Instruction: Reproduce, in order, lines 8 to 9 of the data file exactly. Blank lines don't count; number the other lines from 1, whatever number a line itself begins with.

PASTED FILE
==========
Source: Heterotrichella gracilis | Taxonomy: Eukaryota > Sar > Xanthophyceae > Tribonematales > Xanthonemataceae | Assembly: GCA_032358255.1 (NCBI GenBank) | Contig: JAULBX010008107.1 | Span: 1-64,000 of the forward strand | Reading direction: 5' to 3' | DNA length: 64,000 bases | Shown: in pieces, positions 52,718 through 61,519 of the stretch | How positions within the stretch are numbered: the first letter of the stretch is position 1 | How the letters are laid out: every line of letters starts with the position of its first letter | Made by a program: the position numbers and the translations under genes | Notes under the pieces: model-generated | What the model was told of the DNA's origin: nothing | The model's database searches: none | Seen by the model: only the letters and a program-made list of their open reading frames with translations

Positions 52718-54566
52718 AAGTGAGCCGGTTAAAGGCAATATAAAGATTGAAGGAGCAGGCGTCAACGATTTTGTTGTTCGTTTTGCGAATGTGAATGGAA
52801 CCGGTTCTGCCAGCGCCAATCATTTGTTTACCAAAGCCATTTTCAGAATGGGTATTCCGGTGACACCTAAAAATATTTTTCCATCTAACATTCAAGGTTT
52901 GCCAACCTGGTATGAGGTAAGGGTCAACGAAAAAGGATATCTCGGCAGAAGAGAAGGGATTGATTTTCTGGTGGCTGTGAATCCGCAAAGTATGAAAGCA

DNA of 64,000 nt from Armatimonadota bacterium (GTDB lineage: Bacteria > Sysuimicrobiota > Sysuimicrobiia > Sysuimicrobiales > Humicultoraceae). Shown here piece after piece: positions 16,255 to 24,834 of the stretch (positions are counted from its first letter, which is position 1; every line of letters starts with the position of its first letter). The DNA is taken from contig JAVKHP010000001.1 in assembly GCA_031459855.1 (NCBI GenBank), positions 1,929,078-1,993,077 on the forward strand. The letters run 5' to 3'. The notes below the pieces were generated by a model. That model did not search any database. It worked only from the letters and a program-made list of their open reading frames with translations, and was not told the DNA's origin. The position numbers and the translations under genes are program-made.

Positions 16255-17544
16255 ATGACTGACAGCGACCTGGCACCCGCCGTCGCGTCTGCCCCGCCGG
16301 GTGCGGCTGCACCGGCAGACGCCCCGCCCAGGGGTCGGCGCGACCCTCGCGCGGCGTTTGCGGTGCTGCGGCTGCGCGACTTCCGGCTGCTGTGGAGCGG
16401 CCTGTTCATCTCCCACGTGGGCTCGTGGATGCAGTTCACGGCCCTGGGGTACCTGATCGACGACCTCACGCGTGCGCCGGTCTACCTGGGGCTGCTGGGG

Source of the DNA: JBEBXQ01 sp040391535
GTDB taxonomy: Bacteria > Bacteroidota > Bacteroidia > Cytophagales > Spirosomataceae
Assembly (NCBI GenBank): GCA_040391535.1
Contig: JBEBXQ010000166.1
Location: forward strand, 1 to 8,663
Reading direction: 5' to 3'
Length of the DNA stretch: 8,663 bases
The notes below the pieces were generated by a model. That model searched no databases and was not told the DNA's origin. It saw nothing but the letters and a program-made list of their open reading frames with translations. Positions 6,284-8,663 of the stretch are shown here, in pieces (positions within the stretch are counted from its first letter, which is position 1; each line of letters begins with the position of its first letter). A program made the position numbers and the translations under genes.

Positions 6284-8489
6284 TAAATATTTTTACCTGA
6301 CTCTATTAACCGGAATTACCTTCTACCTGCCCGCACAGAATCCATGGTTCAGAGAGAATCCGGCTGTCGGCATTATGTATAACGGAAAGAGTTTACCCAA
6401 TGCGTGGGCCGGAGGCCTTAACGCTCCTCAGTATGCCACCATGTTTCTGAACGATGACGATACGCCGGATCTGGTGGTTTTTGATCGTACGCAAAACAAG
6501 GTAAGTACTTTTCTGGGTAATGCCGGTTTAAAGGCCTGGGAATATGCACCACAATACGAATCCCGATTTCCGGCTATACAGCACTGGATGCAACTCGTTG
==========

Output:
16255 ATGACTGACAGCGACCTGGCACCCGCCGTCGCGTCTGCCCCGCCGG
16301 GTGCGGCTGCACCGGCAGACGCCCCGCCCAGGGGTCGGCGCGACCCTCGCGCGGCGTTTGCGGTGCTGCGGCTGCGCGACTTCCGGCTGCTGTGGAGCGG